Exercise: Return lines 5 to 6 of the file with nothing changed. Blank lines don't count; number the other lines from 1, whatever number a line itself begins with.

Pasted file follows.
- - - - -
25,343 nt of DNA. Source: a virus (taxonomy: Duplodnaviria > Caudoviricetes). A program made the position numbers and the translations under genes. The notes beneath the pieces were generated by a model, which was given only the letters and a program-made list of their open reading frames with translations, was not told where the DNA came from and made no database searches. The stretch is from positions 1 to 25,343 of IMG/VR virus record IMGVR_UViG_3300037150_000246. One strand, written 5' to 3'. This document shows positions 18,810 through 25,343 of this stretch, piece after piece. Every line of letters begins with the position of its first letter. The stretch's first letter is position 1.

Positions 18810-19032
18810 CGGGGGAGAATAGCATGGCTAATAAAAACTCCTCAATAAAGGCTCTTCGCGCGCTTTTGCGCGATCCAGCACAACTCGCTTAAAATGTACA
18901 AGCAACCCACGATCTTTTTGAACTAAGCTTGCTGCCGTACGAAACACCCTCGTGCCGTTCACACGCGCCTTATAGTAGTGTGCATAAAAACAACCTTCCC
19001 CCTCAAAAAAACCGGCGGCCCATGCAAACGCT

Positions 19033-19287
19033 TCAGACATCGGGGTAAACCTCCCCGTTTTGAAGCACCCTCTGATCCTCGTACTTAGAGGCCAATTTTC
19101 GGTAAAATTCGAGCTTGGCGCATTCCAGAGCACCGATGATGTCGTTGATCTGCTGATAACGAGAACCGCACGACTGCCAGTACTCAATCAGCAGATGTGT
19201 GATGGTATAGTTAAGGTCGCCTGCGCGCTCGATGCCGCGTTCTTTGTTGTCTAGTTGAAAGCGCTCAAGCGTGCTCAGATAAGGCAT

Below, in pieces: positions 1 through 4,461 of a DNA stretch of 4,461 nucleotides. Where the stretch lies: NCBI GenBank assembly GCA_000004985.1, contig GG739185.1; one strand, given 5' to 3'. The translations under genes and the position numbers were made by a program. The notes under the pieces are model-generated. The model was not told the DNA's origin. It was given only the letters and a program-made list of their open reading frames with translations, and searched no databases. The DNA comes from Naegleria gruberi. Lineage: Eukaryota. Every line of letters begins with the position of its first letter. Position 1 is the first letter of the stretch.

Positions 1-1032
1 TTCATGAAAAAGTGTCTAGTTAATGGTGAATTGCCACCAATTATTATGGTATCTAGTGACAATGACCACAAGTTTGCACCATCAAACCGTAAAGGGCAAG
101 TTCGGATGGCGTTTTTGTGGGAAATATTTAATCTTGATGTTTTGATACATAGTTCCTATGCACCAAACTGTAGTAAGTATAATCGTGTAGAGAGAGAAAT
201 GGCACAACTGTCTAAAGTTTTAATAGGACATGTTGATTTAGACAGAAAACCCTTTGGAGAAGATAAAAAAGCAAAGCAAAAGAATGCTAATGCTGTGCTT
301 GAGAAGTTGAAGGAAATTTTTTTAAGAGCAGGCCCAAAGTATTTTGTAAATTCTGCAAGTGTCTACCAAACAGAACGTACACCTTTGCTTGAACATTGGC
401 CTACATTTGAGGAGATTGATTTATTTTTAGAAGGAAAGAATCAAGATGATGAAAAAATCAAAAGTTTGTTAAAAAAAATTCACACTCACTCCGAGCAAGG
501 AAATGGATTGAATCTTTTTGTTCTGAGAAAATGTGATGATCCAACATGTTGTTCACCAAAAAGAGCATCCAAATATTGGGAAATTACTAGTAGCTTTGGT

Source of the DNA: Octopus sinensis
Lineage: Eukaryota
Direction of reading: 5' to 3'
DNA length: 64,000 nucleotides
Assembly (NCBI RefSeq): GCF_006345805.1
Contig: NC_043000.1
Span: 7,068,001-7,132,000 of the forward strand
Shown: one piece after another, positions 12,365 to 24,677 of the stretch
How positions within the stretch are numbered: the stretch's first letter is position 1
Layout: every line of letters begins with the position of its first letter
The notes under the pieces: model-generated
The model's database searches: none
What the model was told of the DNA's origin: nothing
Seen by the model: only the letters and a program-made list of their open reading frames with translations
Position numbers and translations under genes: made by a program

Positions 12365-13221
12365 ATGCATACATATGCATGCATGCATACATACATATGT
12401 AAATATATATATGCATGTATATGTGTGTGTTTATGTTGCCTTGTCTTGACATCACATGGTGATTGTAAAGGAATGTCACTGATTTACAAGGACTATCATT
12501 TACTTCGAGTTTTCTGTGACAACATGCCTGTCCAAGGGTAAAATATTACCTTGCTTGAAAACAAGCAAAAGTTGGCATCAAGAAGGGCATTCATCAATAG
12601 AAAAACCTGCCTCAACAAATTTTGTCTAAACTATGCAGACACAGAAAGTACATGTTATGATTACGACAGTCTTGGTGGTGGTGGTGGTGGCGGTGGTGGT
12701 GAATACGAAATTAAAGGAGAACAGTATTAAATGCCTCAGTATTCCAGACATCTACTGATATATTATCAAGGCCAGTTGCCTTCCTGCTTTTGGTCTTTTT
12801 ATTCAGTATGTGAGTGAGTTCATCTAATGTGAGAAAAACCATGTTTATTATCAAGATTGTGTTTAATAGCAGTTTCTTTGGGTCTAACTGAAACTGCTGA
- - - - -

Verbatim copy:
19001 CCTCAAAAAAACCGGCGGCCCATGCAAACGCT

Positions 19033-19287